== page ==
The Indian economy has contracted 7.5 per cent during the July to September period making it one of the worst-performing major advanced and emerging economies. Moreover, with this result today, it has officially entered a technical recession for the first time since independence.
Even though the figures showed an improvement on the disappointing 23.9 percent contraction recorded in the previous quarter, they push Indian economy in what could be its worst phase. The numbers indicate that Asia’s third-largest economy struggling hard as it attempts to revive demand and create jobs even as coronavirus infections climb.
What lies ahead for India? How bad is the figure and what is technical recession?
When the two successive quarters of any country record contraction it means that the country has now entered a “technical recession.” It has come under this tag for the first time since its independence, that is 1947.
After lockdowns were imposed to contain the spread of the novel coronavirus across the globe, the growth recorded by major economies during the quarter ending on September 30 led analysts to optimistically believe in the hopes of India enjoying a revival.
But, even with a boost in consumer businesses due to increased spending on account of the festivities during October-November hopes of a broader recovery were dashed. The most affected sectors are construction and hospitality while farming has been a relatively bright spot in these dark times. Manufacturing activity has also witnessed an increment during the talked about period (July to September) after dropping as much as 40 percent in the previous quarter. The last quarter results were highly depressing due to the nationwide lockdown. According to analysts the figures are still encouraging and they are optimistic that that the economy will perhaps fare better in the coming three months.
Sameer Narang, chief economist at the State Bank of Baroda, claims that the Indian economy has already left the worst phase behind by looking at all the indicators and a continued improvement is expected to prevail. He also said that the data released Friday had beaten the estimated by the bank ( The bank estimated an 8 percent contraction).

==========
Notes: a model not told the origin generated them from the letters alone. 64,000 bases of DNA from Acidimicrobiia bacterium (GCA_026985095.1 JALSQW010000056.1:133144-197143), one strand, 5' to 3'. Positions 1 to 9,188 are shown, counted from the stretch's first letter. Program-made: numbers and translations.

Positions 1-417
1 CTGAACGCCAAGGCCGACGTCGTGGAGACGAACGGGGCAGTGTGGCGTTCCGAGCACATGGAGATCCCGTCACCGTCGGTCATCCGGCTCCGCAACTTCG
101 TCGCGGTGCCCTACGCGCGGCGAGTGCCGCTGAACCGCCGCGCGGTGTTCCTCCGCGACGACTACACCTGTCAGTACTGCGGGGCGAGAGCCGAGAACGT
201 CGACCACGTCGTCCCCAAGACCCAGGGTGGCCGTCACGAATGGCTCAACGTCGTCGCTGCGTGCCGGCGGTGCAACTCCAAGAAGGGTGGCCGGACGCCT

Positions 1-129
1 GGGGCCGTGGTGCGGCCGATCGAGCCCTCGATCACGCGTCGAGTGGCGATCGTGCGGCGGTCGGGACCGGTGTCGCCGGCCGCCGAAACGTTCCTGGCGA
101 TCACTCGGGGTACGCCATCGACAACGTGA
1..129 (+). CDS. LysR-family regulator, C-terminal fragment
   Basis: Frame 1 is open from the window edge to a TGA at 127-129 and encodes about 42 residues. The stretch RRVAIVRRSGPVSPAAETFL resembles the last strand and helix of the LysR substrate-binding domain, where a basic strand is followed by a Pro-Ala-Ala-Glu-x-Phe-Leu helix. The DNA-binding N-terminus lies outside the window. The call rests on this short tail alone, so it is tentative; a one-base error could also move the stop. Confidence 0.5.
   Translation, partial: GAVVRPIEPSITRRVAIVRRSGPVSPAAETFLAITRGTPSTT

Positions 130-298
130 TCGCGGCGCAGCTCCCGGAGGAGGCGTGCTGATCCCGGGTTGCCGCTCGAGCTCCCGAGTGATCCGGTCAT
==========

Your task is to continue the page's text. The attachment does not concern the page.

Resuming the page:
The surge in manufacturing blended well with the drooping economy and turned out to be a savior for the Indian economy, especially after factories were shut down because of prolonged closures following the months-long lockdown implemented in March.
What is the major reason behind the results?
The Indian recovery pathway is majorly controlled by the manufacturing sector and not the services sector. A similar trend was visible in other major economies as well, even before Covid-19 rolled out. During the pandemic, manufacturing was struggling a bit so these number give out a ray of hope by being the encouraging signs.
What were the estimates and expectations?
According to estimates released last month by Shaktikanta Das, governor of the Reserve bank of India (RBI), the struggling economy was expected to shrink 9.5 percent this year. Meanwhile, The International Monetary Fund (IMF )predicted a contraction of 10.3 percent in the current year in the Indian economy. This, could have been the biggest slump for any major emerging economy and the worst since independence.
A report released this month by Oxford Economics stated that Indian economy would be the worst-affected economy even after the virus is contained and the pandemic eases. The report also stated that the annual output of the country would be nearly 12 percent below pre-virus levels through 2025.
Even before the pandemic, Indian economy had struggled to gain traction. The problems and struggles were further elevated by the hit to global activity from the virus. The country had also imposed one of the world’s strictest lockdowns to deal with the deteriorating situation. All these combined together, ultimately gave the country a severe blow.
The vast country of 1.3 billion people witnessed a complete shutdown that left huge numbers of people unemployed and jobless almost overnight. Tens of millions of migrant workers who earned their bread and butter from the shadow economy also suffered enormous struggles. The centre tried to assist the effected by announcing two stimulus packages to offer farmers easier access to credit as well as by declaring benefits to support small businesses.
But lately, the government has been easing restrictions in order to revive economic activity.